There is no reason to posit a ghost in the machine. The machine itself weighs the consequences of decisions.

What makes "will" so fascinating is that behavior is based on a prediction of the future, something that can be known only probabilistically.

Again, it isn't necessary to posit a ghost making the prediction. The prediction is embodied in the state of the predictor. Animals anticipate consequences, not as effectively as humans, but they nevertheless anticipate.

--------------
Any version of ID consistent with all the evidence is indistinguishable from evolution.

  
J-Dog



Posts: 4402
Joined: Dec. 2006

(Permalink) Posted: Feb. 18 2010,13:48   

Quote (midwifetoad @ Feb. 18 2010,13:24)
Quote
If the natural world is all there is, then what causes a given choice? It can only be the laws of physics.


I will repeat myself, moving one step closer to my own definition of insanity.

Choices are probabilistic. Makes no difference if they are quantum events or merely analog computations resulting from neuronal firing rates.

There is no reason to posit a ghost in the machine. The machine itself weighs the consequences of decisions.

What makes "will" so fascinating is that behavior is based on a prediction of the future, something that can be known only probabilistically.

Again, it isn't necessary to posit a ghost making the prediction. The prediction is embodied in the state of the predictor. Animals anticipate consequences, not as effectively as humans, but they nevertheless anticipate.

You gots my vote.  And I do this of my own free will.  D'OH!

--------------
Come on Tough Guy, do the little dance of ID impotence you do so well. - Louis to Joe G 2/10

Gullibility is not a virtue - Quidam on Dembski's belief in the Bible Code Faith Healers & ID 7/08

UD is an Unnatural Douchemagnet. - richardthughes 7/11

  
dheddle



Posts: 540
Joined: Sep. 2007

(Permalink) Posted: Feb. 18 2010,14:07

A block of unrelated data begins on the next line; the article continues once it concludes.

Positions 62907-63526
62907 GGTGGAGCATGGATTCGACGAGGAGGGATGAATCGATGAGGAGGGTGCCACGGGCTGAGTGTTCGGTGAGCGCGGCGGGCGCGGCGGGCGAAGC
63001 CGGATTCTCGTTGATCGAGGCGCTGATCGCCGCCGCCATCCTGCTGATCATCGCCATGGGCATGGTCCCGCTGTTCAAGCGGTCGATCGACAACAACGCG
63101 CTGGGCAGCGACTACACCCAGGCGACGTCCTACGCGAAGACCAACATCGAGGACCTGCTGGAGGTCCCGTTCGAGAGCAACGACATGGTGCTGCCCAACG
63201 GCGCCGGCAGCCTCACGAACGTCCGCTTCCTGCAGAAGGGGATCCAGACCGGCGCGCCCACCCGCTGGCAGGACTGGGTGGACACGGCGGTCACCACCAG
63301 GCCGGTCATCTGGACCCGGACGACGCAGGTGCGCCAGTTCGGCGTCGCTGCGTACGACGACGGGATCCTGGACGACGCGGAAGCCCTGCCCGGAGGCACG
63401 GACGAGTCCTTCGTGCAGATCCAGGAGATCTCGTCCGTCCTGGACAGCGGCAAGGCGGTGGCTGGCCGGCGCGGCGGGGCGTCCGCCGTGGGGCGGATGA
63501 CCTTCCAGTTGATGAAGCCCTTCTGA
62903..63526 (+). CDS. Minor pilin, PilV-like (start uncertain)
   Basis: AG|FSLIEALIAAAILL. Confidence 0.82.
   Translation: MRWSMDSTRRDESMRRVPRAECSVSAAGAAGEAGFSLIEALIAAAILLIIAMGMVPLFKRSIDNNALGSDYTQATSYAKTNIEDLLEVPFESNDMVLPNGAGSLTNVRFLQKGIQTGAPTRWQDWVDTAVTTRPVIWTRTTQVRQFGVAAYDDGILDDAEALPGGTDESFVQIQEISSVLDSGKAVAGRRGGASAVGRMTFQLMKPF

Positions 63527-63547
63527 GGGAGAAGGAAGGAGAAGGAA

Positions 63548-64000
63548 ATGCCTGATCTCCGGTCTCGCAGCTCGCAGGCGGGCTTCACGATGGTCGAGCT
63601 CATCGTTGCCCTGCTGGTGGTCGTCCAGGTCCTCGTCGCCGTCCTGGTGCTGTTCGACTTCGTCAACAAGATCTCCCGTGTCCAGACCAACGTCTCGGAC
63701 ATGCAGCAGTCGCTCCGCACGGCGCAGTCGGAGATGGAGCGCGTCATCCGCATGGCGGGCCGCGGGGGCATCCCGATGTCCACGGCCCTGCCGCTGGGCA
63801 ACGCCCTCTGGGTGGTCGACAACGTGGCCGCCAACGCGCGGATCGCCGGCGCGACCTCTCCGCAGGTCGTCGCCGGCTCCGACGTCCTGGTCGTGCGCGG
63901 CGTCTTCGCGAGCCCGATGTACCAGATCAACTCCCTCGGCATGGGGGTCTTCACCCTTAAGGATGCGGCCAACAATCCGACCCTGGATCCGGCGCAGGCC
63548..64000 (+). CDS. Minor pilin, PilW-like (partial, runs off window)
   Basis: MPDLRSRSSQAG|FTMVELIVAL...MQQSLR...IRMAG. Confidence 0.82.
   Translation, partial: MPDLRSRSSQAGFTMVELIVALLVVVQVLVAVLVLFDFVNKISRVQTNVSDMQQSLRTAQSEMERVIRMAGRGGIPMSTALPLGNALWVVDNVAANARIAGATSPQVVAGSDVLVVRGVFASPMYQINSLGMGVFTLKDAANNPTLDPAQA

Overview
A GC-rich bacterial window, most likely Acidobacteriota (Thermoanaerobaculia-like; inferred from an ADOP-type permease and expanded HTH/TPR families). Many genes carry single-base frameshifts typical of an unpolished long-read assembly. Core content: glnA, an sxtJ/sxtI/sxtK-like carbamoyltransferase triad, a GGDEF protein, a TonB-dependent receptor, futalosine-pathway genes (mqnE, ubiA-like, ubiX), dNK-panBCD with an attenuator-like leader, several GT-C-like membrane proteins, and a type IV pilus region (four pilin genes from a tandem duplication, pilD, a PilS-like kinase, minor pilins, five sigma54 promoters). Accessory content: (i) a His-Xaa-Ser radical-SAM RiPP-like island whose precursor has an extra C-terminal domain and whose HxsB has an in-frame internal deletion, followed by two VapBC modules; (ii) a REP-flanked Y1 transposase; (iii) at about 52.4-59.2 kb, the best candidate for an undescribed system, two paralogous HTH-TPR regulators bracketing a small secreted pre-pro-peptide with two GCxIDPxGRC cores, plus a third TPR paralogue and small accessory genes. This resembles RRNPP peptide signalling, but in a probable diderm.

Quote (midwifetoad @ Feb. 18 2010,13:24)
Quote
If the natural world is all there is, then what causes a given choice? It can only be the laws of physics.


I will repeat myself, moving one step closer to my own definition of insanity.

Choices are probabilistic. Makes no difference if they are quantum events or merely analog computations resulting from neuronal firing rates.

There is no reason to posit a ghost in the machine. The machine itself weighs the consequences of decisions.

What makes "will" so fascinating is that behavior is based on a prediction of the future, something that can be known only probabilistically.

Again, it isn't necessary to posit a ghost making the prediction. The prediction is embodied in the state of the predictor. Animals anticipate consequences, not as effectively as humans, but they nevertheless anticipate.

Then they are random. I have a certain probability to make a choice. Something beyond my control rolls the dice. I obey the results. Nothing there that resembles the usual notion of free will.

--------------
Mysticism is a rational enterprise. Religion is not. The mystic has recognized something about the nature of consciousness prior to thought, and this recognition is susceptible to rational discussion. The mystic has reason for what he believes, and these reasons are empirical. --Sam Harris

   
Maya



Posts: 702
Joined: Dec. 2007

(Permalink) Posted: Feb. 18 2010,14:14   

Quote (Richardthughes @ Feb. 18 2010,12:32)
Doesn't someone usually play the "emergent propeties" card about now?

I'll counter your "emergent properties" with my "chaotic sensitivity to initial conditions" card.

  
midwifetoad



Posts: 3992
Joined: Mar. 2008

(Permalink) Posted: Feb. 18 2010,14:17   

Quote
I obey the results. Nothing there that resembles the usual notion of free will.


Nothing in the usual notion of free will is particularly coherent or useful. Thousands of years, same shit.

The notion of evolution and learning embody everything we can observe and study about the subject. It enables us to discuss things like mental illness and brain tumors, which can have implications in criminal cases.